The other part of this was taking Joshua out in public. I knew that people were going to look at us differently. I would dress him really nice so he didn’t fit the stereotypes and hope people wouldn’t notice a difference.  It also didn’t help when people would ask if he was actually mine and when I would claim him, they would say how I looked too young to have a child with Down Syndrome. I was very self conscious for a long time. I hated the stares. (Now we get even more stares cause he likes to yell and hear his voice in the store…at this point I can almost tune it out so it doesn’t bother me anymore)
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When Joshua was about 3, I went through a check out line at a local store. The cashier was friendly and handed Joshua a sticker. I told him to say thank you, and since he didn’t talk, he signed” thank you” to her. I interpreted his sign and she gave me a lecture that he should learn to use his words and it was rude that he did not verbalize it since he was old enough to talk. I thought it was pretty obvious that Joshua had Down Syndrome, but I didn’t feel like I needed to explain myself and my son’s condition to her so I let it go and left. Times like those, made me ever so aware that Joshua was different and would make me start comparing him to other kids and start feeling a little bitterness towards him and his disability because we weren’t a “normal” family….
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When Joshua was in preschool I found myself fighting the comparison trap again. Now we were surrounded by kids his age and I was getting a glimpse of what I thought he “should have” been like. These kids were talking, jumping, playing with friends, coloring and writing. Joshua couldn’t jump, talk, or hold a pencil correctly. When other kids were having play dates, we were going to therapy. We skipped every birthday party he was invited too because he’s a danger to people’s property and I didn’t want to have to buy new decorations for everyone’s houses.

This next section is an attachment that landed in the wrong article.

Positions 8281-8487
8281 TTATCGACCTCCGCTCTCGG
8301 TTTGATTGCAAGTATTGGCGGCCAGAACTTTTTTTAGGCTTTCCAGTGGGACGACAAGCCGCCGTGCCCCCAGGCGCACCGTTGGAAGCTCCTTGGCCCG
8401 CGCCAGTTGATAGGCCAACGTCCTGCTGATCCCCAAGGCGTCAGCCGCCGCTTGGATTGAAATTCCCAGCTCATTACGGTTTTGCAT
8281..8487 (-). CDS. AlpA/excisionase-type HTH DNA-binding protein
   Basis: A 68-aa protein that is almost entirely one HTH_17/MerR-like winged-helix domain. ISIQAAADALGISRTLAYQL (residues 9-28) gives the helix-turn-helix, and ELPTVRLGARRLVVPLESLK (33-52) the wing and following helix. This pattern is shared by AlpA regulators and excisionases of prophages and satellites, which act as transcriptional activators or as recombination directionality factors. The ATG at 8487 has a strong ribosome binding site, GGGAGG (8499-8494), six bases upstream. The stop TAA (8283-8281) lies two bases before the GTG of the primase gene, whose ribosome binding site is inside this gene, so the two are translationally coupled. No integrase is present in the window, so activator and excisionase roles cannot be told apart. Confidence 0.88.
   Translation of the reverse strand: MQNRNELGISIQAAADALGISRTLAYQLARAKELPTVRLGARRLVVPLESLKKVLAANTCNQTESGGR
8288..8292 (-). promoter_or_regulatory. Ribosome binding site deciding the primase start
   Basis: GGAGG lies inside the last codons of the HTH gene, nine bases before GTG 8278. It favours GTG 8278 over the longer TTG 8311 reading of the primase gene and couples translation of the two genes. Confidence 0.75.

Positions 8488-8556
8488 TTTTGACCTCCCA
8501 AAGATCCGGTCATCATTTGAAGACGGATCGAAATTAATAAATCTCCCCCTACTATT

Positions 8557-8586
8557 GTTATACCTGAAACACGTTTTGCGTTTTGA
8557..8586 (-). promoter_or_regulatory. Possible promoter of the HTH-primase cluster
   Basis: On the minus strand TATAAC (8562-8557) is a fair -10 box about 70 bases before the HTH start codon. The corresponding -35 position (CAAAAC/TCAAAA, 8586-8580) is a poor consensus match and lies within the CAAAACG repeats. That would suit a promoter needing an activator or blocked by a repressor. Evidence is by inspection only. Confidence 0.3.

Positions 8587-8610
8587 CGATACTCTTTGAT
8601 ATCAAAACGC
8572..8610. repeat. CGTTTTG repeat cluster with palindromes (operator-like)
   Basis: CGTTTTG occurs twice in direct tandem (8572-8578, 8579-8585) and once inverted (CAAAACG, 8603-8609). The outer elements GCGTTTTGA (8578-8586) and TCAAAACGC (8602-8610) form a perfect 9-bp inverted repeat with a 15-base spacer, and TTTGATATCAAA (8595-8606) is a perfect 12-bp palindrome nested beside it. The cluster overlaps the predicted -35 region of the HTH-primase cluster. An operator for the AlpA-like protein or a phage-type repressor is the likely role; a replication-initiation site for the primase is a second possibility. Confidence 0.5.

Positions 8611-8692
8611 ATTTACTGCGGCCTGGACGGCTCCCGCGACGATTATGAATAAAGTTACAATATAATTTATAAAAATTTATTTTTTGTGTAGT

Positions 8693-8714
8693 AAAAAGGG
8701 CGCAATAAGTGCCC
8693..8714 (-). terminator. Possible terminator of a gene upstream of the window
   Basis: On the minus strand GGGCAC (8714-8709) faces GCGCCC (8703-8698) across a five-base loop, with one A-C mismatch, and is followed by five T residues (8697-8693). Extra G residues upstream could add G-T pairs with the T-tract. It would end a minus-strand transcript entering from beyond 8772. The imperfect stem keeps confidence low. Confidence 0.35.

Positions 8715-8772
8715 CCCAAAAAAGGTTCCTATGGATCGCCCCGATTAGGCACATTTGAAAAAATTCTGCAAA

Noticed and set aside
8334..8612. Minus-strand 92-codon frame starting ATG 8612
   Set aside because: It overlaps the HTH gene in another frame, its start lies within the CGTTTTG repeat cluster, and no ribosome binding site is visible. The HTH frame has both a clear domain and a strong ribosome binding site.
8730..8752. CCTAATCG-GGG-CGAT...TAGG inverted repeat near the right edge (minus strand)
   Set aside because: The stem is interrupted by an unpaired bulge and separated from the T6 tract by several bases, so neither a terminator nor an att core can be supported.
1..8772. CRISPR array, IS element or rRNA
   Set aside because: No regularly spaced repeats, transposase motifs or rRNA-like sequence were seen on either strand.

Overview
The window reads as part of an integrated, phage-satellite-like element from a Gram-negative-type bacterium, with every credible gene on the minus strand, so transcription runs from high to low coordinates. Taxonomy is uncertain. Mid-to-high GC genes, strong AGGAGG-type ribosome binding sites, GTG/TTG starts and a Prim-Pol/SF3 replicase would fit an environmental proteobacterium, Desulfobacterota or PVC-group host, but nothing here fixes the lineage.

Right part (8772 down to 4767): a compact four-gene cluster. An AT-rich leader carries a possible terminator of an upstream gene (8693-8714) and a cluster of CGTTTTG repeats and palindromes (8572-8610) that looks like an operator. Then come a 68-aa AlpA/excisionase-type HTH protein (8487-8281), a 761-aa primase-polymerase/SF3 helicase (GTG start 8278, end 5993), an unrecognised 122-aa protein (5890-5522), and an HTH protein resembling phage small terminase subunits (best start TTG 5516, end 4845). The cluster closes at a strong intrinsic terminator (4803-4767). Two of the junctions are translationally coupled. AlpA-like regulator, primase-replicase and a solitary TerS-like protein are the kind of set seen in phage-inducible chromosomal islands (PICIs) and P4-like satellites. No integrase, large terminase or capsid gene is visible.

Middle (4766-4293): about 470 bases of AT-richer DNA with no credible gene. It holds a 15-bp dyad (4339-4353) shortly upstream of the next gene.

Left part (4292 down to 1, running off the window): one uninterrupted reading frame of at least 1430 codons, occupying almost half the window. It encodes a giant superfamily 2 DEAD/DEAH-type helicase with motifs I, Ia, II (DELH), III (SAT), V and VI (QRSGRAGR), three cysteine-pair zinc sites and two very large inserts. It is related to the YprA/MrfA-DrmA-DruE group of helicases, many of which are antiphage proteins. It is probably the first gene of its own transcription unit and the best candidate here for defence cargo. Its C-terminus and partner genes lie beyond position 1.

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Now Joshua is in kindergarten, and his 2 year old sister is starting to be able to do some things that he can’t. I love that she helps him and often she will tell me what Joshua needs as if they have an unspoken language. I’m trying to not compare my own kids and allow this to sadden me, but to simply enjoy the fact that, at this moment in time, they love to play together and act more like twins than regular siblings.
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At 5, Joshua still isn’t potty trained although we’ve been working on it for a year (I will honestly throw a party when he has finally used his last diaper), doesn’t talk, gives no heed whatsoever to safety, still doesn’t sleep through the night and is a complete handful. But inside that little 5 year old is a super smart little boy. He can sign anything he wants/needs, navigates an IPAD like it’s no ones business, can sign the whole alphabet, knows his colors and shapes, and has an incredibly memory among so many other things. He loves Curious George and I love how he giggles when George does something funny. He knows when his siblings get things he doesn’t, insists he should get the same thing and gets frustrated when he can’t communicate his feelings.
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I’ve learned to accept Joshua for the little boy he is and know that he will eventually hit his milestones, just in his own time. It doesn’t mean that I don’t have moments where his disability hits me suddenly and I have to have a good cry, but then I put on my big girl pants and do my best to help him reach his goals.
As parents we want what’s best for our kids. Society has a set of guidelines to follow and although these are a great tool, we have to remember that no child is alike and they will learn things in their own time. We need to give our kids the space and time to develop on their own. Adding extra pressure and stress to their lives and making them feel like they aren’t good enough, isn’t going to help. Your child wants to know you are so proud of them, even though they may not be as talented as the kid next door.
Every milestone Joshua hits is so special to us. We all cheer for him and praise his accomplishment, and he gets so proud and happy knowing we have seen what he is able to do. Seeing him happy to accomplish something means more to me than making him frustrated by trying to do something he isn’t developmentally ready to do.
Hopefully this year I will be successful in not caring what people think and just enjoy the everyday moments and let my kids know that I’m proud of them regardless of where they fall on the charts.